Nandlall says judges not absolved from criticisms


Attorney General Anil Nandlall, SC, is reminding those who serve Guyana’s judiciary as judges that they are not absolved from criticism.

In fact, Nandlall reasoned that once the condemnation is offered respectfully and without ulterior or immoral motives, then it should be welcomed and not rebuffed.

“The law permits such exchanges,” the Attorney General said during his Tuesday night ‘Issues in the News’ commentary aired on his Facebook page.

In the last two weeks, local judges received flak for failing to comply with laws relating to the time limit for delivering written decisions. It was Nandlall who led those criticisms which were later articulated by others on social media.

But the integrity of judges who sit at the Appeal Court and who delivered decisions during Guyana’s protracted general elections in 2020 has also been called into question by Professor Cynthia Barrow-Giles, who led the supervisory CARICOM Recount Team to Guyana during those elections.

The criticisms did not sit well with Chancellor of the Judiciary (ag) Yonnette Cummings-Edwards who earlier this week expressed dissatisfaction with the reports on “social media and otherwise”.

“It is a sad state of affairs in Guyana,” Justice Cummings-Edwards said during the hearing of a matter on Monday at the Appeal Court.

One day after, Nandlall responded saying that the executive arm of government enjoys “good, independent and respectful relations” with the Legislative arm.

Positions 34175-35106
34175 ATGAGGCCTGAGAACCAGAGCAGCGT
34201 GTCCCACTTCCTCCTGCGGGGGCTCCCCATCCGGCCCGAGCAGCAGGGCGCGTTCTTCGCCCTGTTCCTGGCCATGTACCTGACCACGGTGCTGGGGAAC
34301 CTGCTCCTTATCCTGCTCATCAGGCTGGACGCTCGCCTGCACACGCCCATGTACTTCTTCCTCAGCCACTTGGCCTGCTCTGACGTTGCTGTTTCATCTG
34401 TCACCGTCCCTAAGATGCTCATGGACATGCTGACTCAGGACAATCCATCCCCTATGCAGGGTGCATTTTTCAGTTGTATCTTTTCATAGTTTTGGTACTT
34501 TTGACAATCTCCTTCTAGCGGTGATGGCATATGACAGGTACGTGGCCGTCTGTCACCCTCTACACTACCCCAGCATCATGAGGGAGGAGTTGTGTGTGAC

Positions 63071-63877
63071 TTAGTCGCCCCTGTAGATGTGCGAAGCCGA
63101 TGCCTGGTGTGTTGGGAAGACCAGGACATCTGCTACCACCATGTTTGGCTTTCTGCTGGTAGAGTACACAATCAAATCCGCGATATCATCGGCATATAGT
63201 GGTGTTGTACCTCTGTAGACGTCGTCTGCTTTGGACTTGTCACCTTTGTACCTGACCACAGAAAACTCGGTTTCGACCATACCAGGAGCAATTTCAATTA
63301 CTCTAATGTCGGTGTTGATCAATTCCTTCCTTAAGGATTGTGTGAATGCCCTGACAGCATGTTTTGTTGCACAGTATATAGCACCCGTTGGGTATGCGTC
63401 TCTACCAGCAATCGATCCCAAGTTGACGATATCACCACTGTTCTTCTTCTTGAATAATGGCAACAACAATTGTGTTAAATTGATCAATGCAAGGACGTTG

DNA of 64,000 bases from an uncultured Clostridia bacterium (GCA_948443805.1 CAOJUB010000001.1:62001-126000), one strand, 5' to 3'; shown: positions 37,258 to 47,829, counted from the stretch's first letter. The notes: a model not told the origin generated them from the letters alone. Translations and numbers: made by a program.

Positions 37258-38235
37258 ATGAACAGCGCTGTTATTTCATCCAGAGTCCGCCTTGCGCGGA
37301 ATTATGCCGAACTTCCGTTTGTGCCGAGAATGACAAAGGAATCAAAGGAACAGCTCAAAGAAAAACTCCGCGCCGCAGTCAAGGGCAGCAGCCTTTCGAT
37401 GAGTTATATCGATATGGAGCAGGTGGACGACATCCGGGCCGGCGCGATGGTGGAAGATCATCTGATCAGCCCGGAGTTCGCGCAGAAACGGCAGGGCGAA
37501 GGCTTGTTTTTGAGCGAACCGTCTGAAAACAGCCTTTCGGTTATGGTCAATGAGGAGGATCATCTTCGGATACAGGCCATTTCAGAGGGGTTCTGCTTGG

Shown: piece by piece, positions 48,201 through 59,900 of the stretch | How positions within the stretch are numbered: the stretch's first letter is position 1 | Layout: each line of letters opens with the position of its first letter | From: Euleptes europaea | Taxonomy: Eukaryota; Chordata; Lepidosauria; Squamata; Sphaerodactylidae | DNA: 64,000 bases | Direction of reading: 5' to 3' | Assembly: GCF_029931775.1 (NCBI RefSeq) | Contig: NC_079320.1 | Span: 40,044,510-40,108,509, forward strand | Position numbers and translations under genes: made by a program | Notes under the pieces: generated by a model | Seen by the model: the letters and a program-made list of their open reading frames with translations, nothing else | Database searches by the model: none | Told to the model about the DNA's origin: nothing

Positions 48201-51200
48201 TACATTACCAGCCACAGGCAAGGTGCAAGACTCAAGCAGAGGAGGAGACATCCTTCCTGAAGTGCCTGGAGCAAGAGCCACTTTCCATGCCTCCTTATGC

“It doesn’t mean that we cannot offer criticism and commentary on each other.

“If the judiciary is not complying with principle and pieces of legislation… then it is open for the executive to comment,” he added.

Nandlall said he has no difficulty with the explanation of the Chancellor that there is a shortage of judges, assuring that this will be addressed shortly.

“Government will be moving to address that issue… but the failure to write decisions in a timely manner has been a problem for a very, very long time,” he added.

The Attorney General said healthy exchanges must be encouraged in a democracy and he hopes it is not viewed as affecting the good relations between the executive and legislature.

The Chancellor had explained that a shortage of judges and the absence of a website to which decisions can be posted was affecting the adherence of Time Limit for Judicial Decisions Act, No. 9 of 2009 which imposes a six-month limit for written decisions. It was Nandlall who had piloted that Bill in the National Assembly.

The Attorney General offered no comment on the criticisms which question a possible politicization of the judiciary and the less than needed integrity of some judges.

In October, Justice Adrian Saunders, the President of the Caribbean Court of Justice (CCJ) – Guyana’s highest Court of Appeal – had said he was impressed with the leadership in the country’s judiciary.

To make his point, the CCJ President cited the efficient disposition of cases, elimination of backlogs, embrace and deployment of technological innovations, the premium placed on training and the employment of alternative dispute resolution mechanisms.

He singled out Chancellor Cummings-Edwards and Chief Justice (ag) Roxane George for commendations in this regard.

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